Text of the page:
In THEIR world I can imagine how wonderful it would be to give g a little brother or sister.  I can believe that we could be so lucky to have another amazing little one.  In THEIR world, I could be ready to do it all over again, armed with my experience to make this time a little easier (under normal circumstances, the second is always easier than the first.  It’s a truth that has been tested so often that it has moved from theory to law, I tell THEM).

In MY world, I remember that I have conceived three sons but only one is here with me.  I know that things don’t get easier as you get older. I don’t know how I could weather another loss, how I could ask G to assume such a wearing risk.

It is also true that in MY world, I look at this boy, this one delightful toddler, and I can hardly believe that he’s mine.

In MY world, I feel very blessed indeed.

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Homeostasis

I came to love learning while in college. Something about the discovery of a format that finally treated me as an adult, separating the pursuit of knowledge from authoritative control, freed me to fall in love with intellectual pursuit.  Said in another way, I discovered only fairly late in life that I am a big fat nerd.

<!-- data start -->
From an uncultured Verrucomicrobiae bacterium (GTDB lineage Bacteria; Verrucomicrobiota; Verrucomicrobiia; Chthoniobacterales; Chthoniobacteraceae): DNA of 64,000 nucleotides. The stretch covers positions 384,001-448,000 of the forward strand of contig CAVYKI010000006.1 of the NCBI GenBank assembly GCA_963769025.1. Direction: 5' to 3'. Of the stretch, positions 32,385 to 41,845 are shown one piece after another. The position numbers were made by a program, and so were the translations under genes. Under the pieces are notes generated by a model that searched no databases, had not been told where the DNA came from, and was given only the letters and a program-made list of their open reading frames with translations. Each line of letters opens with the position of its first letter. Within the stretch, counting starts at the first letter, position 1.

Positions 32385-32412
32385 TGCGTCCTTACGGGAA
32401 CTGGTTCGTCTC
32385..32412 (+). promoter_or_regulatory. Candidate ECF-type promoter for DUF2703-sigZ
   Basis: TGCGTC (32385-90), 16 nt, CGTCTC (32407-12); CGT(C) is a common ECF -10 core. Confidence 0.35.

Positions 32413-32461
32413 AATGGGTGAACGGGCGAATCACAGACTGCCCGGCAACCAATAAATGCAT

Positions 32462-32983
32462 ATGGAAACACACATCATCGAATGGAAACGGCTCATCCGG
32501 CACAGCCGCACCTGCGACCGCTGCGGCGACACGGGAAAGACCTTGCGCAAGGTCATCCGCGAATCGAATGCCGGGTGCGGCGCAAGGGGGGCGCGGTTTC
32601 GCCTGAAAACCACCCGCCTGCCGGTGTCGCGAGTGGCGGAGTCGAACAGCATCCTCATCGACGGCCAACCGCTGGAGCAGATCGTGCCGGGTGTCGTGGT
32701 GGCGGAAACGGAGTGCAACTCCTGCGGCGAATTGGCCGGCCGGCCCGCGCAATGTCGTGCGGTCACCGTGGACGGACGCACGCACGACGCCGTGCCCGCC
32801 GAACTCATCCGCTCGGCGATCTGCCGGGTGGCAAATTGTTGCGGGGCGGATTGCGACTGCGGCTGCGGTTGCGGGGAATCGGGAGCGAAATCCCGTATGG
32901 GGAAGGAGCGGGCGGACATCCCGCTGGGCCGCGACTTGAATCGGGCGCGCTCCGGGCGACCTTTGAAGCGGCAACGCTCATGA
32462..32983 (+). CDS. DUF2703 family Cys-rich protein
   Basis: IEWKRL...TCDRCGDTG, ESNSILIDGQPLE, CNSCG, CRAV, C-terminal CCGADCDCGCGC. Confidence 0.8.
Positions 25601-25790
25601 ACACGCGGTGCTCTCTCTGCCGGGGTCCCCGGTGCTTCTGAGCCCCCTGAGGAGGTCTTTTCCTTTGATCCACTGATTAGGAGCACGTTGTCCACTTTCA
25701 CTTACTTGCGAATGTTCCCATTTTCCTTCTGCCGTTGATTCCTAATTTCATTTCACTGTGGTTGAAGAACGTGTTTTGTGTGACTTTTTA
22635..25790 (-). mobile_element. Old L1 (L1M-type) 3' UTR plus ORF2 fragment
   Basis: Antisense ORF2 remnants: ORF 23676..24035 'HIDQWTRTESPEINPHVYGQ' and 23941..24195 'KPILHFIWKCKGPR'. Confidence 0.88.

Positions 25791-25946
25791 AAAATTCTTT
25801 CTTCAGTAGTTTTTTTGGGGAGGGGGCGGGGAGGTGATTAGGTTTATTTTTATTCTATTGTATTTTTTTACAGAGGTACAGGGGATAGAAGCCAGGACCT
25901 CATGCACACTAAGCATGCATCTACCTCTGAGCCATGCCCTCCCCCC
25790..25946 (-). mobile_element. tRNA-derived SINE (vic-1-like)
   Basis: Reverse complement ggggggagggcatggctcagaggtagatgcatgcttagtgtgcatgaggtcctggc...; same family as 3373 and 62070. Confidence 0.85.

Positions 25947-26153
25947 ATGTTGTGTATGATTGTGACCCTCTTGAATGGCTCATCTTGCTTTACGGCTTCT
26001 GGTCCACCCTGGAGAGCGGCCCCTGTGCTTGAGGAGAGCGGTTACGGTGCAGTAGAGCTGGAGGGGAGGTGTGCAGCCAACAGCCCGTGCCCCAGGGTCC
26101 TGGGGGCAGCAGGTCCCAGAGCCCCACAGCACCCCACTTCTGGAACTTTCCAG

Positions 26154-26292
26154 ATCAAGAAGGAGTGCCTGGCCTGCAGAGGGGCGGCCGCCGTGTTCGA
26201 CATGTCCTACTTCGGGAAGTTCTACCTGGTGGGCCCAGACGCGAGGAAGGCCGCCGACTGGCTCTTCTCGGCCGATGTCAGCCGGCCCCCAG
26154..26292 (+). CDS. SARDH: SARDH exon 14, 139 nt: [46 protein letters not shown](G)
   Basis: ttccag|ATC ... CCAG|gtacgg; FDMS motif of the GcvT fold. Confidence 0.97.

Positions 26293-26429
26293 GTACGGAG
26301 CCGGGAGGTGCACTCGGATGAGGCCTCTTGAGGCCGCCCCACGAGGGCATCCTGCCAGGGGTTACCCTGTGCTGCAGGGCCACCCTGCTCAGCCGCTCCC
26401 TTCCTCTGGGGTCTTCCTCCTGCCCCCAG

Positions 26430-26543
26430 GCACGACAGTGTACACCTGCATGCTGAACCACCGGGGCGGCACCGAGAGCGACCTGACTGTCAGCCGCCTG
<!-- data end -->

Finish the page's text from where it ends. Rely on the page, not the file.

I remember the overwhelming disappointment that I felt when I came to realize that I couldn’t even begin to tap into the enormous body of human ideas in a mere four years.  I was actually saddened by the need to choose just one area within which to specialize.  Although I chose science, I continued to pursue subject matter in the humanities and my search for interdisciplinary courses, guided by my tender adolescent conscience, found me often in the department of environmental studies.

I don’t know if this field  still exists but at the time it was a fledgling, piecemeal discipline.  Much of the subject matter focused on shedding light on the dire nature of the environment problems that modern life had produced: pollution, global warming, waning species diversity, etc.  It was a bleak picture indeed.